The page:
M.N.: Trump’s common sense toward Pakistan is very reasonable, whatever these reasonings and their origins are. Pakistan’s role in 9/11 does not appear to be explored sufficiently; the reputation of its intelligence services as “the number one in the world” is suspect and somewhat dubious. Pakistan’s deeply deceitful tactics in serving their own interests first and most of all are in no doubt. The extraordinary closeness with China, with all its ramifications, is also an issue. Pakistan’s belligerent nuclear Islamic hubris is very much in the show and is the reason for concern. At the same time, the larger geopolitical perspective of the open Russian arms (and selling them, too), is very much a reality around which the players dance around carefully. The emerging Israeli – Saudi alliance, with Pakistan in the opposing corner of this triangle is another part of the picture and the apparent focus of the recent activities.
5:46 AM 1/3/2018
Quotes from the Atlantic article:
“While the topic of U.S. assistance for Pakistan may seem an odd one for Trump’s first tweet of the year, he’s long signaled his intention to get Pakistan to adhere to U.S. interests in Afghanistan. Those interests don’t always align with Pakistan’s own interests in the region. Pakistan has worked with the U.S. at times, Haley said, but it also “harbor[s] the terrorists that attack our troops in Afghanistan.” McMaster told VOA that Pakistan “goes after terrorist and insurgent groups very selectively and uses others as an arm of their foreign policy.” While the U.S. has long urged Pakistan to do more to curb militancy in Afghanistan, it has never explicitly appeared to link aid to cooperation, as Trump did in his New Year’s day tweet. But that missive was a long time coming…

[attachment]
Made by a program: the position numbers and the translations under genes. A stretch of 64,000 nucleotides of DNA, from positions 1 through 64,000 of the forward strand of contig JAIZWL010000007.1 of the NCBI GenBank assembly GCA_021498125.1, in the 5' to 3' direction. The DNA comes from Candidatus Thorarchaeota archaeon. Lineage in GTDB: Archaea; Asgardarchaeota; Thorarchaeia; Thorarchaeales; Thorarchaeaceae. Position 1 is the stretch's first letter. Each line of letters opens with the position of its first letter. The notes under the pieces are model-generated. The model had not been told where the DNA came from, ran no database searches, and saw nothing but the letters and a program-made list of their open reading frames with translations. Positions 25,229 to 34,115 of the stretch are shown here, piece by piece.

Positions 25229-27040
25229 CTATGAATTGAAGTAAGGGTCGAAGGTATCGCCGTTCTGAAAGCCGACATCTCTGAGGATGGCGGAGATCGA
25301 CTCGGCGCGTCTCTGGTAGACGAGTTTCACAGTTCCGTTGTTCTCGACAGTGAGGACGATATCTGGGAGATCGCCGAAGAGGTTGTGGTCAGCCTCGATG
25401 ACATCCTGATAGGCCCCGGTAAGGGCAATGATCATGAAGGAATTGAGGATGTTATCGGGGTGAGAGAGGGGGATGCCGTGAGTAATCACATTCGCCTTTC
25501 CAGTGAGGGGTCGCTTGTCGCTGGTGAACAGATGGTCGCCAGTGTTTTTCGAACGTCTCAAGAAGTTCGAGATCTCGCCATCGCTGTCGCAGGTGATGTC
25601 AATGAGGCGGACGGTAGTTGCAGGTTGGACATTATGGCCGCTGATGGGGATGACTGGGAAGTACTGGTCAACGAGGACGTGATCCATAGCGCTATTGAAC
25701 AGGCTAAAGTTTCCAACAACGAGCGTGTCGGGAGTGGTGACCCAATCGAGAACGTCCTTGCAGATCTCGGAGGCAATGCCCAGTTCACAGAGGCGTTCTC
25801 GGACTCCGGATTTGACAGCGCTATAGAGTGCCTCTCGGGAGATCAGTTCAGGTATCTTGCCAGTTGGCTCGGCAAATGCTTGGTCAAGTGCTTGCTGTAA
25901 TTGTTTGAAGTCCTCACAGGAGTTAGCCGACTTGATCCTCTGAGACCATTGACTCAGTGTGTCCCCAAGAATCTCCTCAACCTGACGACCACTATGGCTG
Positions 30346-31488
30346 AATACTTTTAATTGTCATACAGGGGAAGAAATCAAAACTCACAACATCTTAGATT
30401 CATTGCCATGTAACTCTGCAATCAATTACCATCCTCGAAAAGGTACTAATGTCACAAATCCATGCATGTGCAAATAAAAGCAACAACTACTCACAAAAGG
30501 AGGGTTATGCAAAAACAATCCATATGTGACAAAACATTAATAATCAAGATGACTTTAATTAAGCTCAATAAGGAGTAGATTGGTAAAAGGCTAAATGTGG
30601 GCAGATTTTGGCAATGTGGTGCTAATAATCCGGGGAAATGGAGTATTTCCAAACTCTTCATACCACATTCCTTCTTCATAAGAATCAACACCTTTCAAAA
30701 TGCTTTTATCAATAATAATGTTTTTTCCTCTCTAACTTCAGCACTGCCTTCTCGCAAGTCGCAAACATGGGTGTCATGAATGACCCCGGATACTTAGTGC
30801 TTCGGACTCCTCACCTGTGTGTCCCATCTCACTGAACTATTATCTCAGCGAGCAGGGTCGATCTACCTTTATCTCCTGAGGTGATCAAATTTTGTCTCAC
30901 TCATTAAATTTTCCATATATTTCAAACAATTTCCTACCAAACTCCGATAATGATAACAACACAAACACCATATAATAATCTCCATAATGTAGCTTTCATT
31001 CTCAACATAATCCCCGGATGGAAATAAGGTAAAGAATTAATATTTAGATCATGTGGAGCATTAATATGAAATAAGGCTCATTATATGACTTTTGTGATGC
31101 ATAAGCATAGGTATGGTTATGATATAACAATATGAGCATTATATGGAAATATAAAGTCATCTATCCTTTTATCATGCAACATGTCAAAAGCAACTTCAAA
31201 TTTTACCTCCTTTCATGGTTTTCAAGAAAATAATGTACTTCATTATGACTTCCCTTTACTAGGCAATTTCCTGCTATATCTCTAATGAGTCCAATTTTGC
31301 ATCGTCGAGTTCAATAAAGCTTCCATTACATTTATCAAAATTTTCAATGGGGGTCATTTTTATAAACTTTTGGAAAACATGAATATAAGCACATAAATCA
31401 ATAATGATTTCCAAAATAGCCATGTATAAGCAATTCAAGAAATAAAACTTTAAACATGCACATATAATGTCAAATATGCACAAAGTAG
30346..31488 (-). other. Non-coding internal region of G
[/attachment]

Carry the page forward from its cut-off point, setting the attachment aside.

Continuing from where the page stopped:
What is perhaps most significant is that Pakistan views the Taliban as an ally, and is believed to provide safe haven to many of its senior leaders. The U.S., which ousted the Taliban regime during the invasion of Afghanistan in 2001, has been trying to bring stability to the country for the past 16 years. Yet the group now controls more of Afghanistan than at any point since the U.S.-led invasion. Its fighters have continued to wage a military campaign, attacking U.S. and Afghan troops, foreign embassies, government facilities, and civilians. Any lasting political stability in Afghanistan depends on either the defeat of the Taliban—unlikely at this point—or its integration into the political process. But Pakistan’s support of the group all but ensures that it will have little incentive to join talks with the Afghan government.
Ultimately, as far as the Taliban is concerned, Washington and Islamabad have competing interests. Pakistan is not interested in being sandwiched between two unfriendly nations—Afghanistan and India. The Taliban gives Pakistan enough leverage inside Afghanistan to maintain its regional interests. It is this difference in how the Taliban is viewed—detrimental to Afghan stability versus pivotal to Pakistan’s regional interests—that underlie the misunderstanding between the U.S. and Pakistan.
“Trump is disappointed at the U.S. defeat in Afghanistan,” Asif, the foreign minister, told GEO TV, “and that is the only reason he is flinging accusations at Pakistan.””
Copyright 2018 NPR. To see more, visit <a href=”http://www.npr.org/” rel=”nofollow”>http://www.npr.org/</a>.
ROBERT SIEGEL, HOST:
It’s a new year, but the Russia imbroglio – the sprawling, long-running saga about Moscow’s attack on the 2016 presidential election and its aftermath – is still going strong. Washington spent much of last year simply trying to determine what happened in that attack, and there are still many questions that haven’t been answered.